As the young Israeli officer watched the Palestinian father beating his own son, he made the decision to leave the Territories and never again serve there as a soldier.

 

Shortly after he made his decision public, he was arrested and served time in prison. He had become a "refuser." Now, Alon devotes much of his time to helping others like himself, through an Israeli organization called Courage to Refuse. They get help from Chicago's Refuser Solidarity Network (RSN).

 

 For different reasons, a young Chicago Jew named Steven Feuerstein came to the same conclusion as Major Alon – that the Israeli occupation of the West Bank and Gaza was wrong. He came to believe that the actions of the Israeli military were hurting Israel and hurting Judaism and were, in fact, accomplishing nothing of value. As an American Jew he felt an obligation not just to speak out, but to actually do something concrete.

 

Feuerstein was reinforced in his belief when he became aware of the growing number of Israeli soldiers who were refusing to serve in the Palestinian Territories. That awareness led him and a few friends to establish RSN as a vehicle for providing moral as well as financial support for the soldiers. The group reached a plateau of sorts on the weekend of March 13, 2004, by sponsoring the largest gathering of refusers outside of Israel itself.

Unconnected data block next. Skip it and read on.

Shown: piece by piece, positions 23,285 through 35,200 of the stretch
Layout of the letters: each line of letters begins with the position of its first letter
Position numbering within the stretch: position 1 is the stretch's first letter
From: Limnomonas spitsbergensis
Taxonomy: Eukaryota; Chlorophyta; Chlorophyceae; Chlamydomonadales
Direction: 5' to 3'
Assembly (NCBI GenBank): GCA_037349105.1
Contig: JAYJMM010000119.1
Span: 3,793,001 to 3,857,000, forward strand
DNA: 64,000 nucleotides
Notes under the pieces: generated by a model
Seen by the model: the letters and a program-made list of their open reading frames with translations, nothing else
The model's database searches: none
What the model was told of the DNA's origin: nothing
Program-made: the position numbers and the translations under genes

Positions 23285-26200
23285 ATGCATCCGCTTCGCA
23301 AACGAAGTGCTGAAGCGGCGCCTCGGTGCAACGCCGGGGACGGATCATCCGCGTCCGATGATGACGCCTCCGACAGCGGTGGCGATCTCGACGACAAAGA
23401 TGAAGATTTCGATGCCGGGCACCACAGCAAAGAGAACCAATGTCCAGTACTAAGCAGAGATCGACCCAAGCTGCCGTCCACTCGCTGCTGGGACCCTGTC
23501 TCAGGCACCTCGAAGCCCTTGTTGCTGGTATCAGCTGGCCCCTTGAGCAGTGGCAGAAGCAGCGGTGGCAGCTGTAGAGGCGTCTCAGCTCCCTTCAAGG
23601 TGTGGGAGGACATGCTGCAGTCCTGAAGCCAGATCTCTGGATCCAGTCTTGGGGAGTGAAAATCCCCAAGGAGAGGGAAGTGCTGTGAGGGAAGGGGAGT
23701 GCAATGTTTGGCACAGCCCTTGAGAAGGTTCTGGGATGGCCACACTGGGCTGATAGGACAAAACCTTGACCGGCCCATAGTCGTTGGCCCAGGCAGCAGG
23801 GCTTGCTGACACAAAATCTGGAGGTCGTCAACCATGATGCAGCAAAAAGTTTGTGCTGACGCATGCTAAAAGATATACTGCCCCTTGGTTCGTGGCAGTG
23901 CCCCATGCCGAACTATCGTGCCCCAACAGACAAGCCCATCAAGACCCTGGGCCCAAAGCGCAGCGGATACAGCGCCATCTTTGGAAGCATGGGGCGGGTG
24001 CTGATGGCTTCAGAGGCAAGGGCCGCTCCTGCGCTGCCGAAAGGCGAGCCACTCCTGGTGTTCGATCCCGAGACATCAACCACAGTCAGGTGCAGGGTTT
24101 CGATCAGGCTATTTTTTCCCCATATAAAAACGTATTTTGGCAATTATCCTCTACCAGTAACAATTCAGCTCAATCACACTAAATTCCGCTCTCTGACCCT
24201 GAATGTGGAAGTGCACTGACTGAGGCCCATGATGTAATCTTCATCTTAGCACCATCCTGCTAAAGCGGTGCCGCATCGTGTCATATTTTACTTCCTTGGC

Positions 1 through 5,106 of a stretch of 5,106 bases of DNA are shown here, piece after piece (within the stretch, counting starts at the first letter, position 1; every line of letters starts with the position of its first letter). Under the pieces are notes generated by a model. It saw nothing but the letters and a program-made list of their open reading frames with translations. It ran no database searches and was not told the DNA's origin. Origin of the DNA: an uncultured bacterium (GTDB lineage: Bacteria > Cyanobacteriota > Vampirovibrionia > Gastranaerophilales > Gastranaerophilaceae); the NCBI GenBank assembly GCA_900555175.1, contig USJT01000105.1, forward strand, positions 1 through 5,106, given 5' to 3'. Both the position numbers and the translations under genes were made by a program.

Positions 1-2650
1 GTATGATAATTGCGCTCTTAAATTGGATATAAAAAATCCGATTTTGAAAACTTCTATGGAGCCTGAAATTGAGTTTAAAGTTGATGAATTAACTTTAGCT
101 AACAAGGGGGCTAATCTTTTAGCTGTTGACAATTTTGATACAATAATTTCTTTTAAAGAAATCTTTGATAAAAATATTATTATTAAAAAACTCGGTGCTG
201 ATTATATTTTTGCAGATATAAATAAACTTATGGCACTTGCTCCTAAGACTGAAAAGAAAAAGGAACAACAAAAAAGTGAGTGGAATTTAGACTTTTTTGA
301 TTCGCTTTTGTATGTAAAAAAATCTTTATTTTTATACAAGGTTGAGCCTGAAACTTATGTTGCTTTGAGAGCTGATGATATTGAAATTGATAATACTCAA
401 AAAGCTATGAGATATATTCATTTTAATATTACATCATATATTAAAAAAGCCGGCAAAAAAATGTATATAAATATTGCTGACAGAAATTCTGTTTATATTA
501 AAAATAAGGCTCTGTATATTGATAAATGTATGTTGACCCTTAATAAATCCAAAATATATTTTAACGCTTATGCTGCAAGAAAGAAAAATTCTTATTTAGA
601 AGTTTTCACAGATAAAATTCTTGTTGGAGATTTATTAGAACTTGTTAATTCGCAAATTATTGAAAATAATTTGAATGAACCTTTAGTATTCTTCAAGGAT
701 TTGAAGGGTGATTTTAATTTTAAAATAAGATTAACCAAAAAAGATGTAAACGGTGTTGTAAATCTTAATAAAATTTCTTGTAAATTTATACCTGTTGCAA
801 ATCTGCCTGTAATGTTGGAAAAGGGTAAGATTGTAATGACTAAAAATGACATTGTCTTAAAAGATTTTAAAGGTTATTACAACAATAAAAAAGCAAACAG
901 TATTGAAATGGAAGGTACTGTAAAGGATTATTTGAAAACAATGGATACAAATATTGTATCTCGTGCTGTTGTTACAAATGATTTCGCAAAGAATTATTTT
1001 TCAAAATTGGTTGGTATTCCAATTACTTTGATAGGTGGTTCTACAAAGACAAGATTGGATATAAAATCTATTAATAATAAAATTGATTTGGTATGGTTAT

One by one, the seven stood before their mainly Jewish audience and told their stories. They all underlined their commitment to Israel. They all emphasized that they loved their country and would fight to the death to defend it.

 

But they all added that they believed deeply that the military campaign against the Palestinians and the occupation of the Palestinian Territories were illegal, immoral and useless. They all testified – and I think that's the right word – that the army's actions seemed directed mainly at harassing Palestinians and was doing little to improve Israel's security.

 

On the contrary, they said that in their opinion it was making Israel less secure in the long run. They worried, too, that the occupation was devaluing and debasing the great past record of the Israeli defence forces and hurting Judaism.